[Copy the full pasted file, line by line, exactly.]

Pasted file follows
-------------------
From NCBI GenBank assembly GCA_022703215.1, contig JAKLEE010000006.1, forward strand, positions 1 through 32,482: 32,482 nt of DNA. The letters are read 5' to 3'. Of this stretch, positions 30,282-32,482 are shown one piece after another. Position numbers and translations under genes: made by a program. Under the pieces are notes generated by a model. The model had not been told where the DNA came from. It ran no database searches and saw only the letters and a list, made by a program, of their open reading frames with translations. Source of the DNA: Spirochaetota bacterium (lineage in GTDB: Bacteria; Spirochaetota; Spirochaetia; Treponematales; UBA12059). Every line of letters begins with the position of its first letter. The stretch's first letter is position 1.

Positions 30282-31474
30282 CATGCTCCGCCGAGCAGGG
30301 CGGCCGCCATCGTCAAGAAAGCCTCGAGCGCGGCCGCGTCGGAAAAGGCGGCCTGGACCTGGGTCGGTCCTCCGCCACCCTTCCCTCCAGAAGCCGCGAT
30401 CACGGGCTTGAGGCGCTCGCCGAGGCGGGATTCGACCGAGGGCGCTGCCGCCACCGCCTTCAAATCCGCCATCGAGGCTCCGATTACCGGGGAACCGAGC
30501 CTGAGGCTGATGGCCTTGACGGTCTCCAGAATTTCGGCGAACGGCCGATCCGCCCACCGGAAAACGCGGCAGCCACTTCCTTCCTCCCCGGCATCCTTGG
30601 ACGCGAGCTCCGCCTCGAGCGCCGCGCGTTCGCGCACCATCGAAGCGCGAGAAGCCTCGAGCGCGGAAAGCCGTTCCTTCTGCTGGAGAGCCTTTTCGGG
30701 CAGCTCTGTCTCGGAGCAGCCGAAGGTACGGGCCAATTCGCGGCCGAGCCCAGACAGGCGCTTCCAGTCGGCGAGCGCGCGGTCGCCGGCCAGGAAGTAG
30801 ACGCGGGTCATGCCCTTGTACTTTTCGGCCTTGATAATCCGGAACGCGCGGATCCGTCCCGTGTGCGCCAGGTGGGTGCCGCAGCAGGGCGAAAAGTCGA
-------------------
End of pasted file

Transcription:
From NCBI GenBank assembly GCA_022703215.1, contig JAKLEE010000006.1, forward strand, positions 1 through 32,482: 32,482 nt of DNA. The letters are read 5' to 3'. Of this stretch, positions 30,282-32,482 are shown one piece after another. Position numbers and translations under genes: made by a program. Under the pieces are notes generated by a model. The model had not been told where the DNA came from. It ran no database searches and saw only the letters and a list, made by a program, of their open reading frames with translations. Source of the DNA: Spirochaetota bacterium (lineage in GTDB: Bacteria; Spirochaetota; Spirochaetia; Treponematales; UBA12059). Every line of letters begins with the position of its first letter. The stretch's first letter is position 1.

Positions 30282-31474
30282 CATGCTCCGCCGAGCAGGG
30301 CGGCCGCCATCGTCAAGAAAGCCTCGAGCGCGGCCGCGTCGGAAAAGGCGGCCTGGACCTGGGTCGGTCCTCCGCCACCCTTCCCTCCAGAAGCCGCGAT
30401 CACGGGCTTGAGGCGCTCGCCGAGGCGGGATTCGACCGAGGGCGCTGCCGCCACCGCCTTCAAATCCGCCATCGAGGCTCCGATTACCGGGGAACCGAGC
30501 CTGAGGCTGATGGCCTTGACGGTCTCCAGAATTTCGGCGAACGGCCGATCCGCCCACCGGAAAACGCGGCAGCCACTTCCTTCCTCCCCGGCATCCTTGG
30601 ACGCGAGCTCCGCCTCGAGCGCCGCGCGTTCGCGCACCATCGAAGCGCGAGAAGCCTCGAGCGCGGAAAGCCGTTCCTTCTGCTGGAGAGCCTTTTCGGG
30701 CAGCTCTGTCTCGGAGCAGCCGAAGGTACGGGCCAATTCGCGGCCGAGCCCAGACAGGCGCTTCCAGTCGGCGAGCGCGCGGTCGCCGGCCAGGAAGTAG
30801 ACGCGGGTCATGCCCTTGTACTTTTCGGCCTTGATAATCCGGAACGCGCGGATCCGTCCCGTGTGCGCCAGGTGGGTGCCGCAGCAGGGCGAAAAGTCGA